Nigeria has the highest paediatric HIV burden worldwide.4 There were 56,681 HIV positive births in the country in 2009 contributing 15.3% of the 370,000 global new paediatric HIV infections for that year.5 PMTCT started in Nigeria in July 2002 with the goals of providing effective PMTCT services for women of reproductive age in selected health facilities. Efforts have been made to scale up these services over the years but these efforts have to be greatly intensified as indicators from the 2008 National Demographic Health Survey 6 still showed poor utilisation of PMTCT services among Nigerian pregnant women even when they were made available.6 Most pregnant women still do not have supervised pregnancies and a lot of deliveries take place outside health facilities.6 Studies have shown that Nigerian women are willing to undergo HIV Testing and Counselling (HTC) especially if it will help to protect their unborn baby from getting HIV infection.7,8 HTC is the entry point to the services of PMTCT as the HIV positive mothers are given the appropriate care they required to protect their unborn child and have better quality of life while the HIV negative ones are taught how to stay negative.

The new national guideline on PMTCT now recommends exclusive breastfeeding for six months for infants of HIV positive mothers while the baby or mother continue to use ARV.9 The baby’s chance of survival is increased because of good nutrition and other protective factors from the mother who usually is neither able to afford formula nor meet the demands of ensuring its safe preparation. Breastfeeding is a culturally acceptable way of feeding infants in most African countries including Nigeria. The new recommendation which favours breast feeding should remove the burden of fear of stigmatisation from HIV positive mothers as the formula feeding option has raised suspicion of their being HIV positive in the past.10 In 2011 in Nigeria, it was estimated that only 17.1% of HIV infected pregnant women received ARV.5 Even though this represented a 45% increase from the proportion of pregnant women who received ARV for prophylaxis for mother to child transmission (MTCT) of HIV in 2010, it is still a far cry from the universal access of 80% that is being advocated as a step towards elimination of MTCT of HIV.11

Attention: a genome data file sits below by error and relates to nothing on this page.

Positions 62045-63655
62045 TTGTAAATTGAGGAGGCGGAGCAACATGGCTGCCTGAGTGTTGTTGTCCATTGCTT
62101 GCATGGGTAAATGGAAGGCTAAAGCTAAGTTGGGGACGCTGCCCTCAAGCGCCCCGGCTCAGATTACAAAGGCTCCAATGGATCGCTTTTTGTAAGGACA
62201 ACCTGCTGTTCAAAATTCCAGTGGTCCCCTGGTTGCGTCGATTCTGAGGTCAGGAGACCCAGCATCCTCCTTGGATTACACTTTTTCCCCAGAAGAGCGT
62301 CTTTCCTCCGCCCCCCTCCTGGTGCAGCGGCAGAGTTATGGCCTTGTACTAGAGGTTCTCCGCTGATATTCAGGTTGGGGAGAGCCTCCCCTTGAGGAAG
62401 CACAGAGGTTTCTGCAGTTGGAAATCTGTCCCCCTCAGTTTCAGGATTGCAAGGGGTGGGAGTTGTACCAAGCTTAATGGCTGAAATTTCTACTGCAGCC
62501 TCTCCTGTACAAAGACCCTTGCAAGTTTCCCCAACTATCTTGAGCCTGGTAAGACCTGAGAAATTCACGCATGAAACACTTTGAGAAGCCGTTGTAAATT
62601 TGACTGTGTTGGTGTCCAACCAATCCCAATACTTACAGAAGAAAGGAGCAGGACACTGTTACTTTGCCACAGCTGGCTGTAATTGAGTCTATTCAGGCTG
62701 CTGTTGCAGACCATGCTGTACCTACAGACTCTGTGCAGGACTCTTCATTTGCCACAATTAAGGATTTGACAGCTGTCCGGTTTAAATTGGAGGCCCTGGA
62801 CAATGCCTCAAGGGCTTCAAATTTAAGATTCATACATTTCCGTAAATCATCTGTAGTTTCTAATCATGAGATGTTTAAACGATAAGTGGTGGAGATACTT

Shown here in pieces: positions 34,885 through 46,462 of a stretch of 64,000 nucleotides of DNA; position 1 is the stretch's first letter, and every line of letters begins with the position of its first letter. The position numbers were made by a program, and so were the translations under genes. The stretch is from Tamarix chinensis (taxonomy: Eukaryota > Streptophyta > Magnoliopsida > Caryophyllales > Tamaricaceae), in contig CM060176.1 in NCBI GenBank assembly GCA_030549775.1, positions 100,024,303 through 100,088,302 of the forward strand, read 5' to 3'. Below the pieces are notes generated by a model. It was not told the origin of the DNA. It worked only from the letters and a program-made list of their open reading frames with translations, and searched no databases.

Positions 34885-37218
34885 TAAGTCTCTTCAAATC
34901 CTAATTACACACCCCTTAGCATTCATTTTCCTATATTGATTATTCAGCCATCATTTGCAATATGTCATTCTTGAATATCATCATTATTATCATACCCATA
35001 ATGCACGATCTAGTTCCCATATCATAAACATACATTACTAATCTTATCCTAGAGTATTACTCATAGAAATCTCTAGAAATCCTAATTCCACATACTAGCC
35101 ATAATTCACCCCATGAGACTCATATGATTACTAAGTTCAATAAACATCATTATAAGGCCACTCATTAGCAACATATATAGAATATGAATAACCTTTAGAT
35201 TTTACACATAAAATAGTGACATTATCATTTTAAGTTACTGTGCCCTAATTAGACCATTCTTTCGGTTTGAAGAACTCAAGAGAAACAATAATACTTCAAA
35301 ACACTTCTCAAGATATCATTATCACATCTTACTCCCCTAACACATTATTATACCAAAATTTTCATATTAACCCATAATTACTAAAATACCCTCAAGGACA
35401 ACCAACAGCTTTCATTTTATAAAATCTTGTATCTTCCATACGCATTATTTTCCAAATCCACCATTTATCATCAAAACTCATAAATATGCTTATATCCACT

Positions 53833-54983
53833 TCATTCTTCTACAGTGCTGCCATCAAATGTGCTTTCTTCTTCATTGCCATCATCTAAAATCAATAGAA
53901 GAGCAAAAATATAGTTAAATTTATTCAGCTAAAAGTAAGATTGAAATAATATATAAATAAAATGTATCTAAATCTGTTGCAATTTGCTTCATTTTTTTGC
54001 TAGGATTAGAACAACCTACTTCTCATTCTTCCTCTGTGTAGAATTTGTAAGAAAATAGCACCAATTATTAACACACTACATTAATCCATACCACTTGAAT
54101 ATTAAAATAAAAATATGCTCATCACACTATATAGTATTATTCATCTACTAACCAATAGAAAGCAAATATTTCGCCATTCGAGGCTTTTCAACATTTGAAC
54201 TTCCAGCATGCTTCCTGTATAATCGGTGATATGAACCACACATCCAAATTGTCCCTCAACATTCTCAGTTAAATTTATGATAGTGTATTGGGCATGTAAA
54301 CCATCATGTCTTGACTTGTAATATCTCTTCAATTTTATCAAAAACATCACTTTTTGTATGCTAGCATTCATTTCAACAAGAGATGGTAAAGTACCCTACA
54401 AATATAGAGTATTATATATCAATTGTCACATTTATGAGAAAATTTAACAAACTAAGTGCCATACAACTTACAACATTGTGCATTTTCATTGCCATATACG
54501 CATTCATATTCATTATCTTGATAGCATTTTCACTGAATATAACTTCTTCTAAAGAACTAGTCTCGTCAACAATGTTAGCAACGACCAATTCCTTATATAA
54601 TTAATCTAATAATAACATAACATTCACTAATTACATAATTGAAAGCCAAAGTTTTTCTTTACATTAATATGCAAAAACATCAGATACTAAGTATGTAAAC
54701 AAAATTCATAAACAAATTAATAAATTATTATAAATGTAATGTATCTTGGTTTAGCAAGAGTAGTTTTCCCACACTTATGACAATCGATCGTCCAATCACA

Knowledge and attitude about health services are basic factors which are important determinants of the acceptability of such services.12 Therefore an insight into these factors will help in assessing acceptability of PMTCT services. There are obviously various factors affecting the uptake of PMTCT services by pregnant women which need to be explored. This study was carried out to determine how acceptable the different services of the PMTCT of HIV programme are to the pregnant women utilising them as this can determine the level of uptake of these services.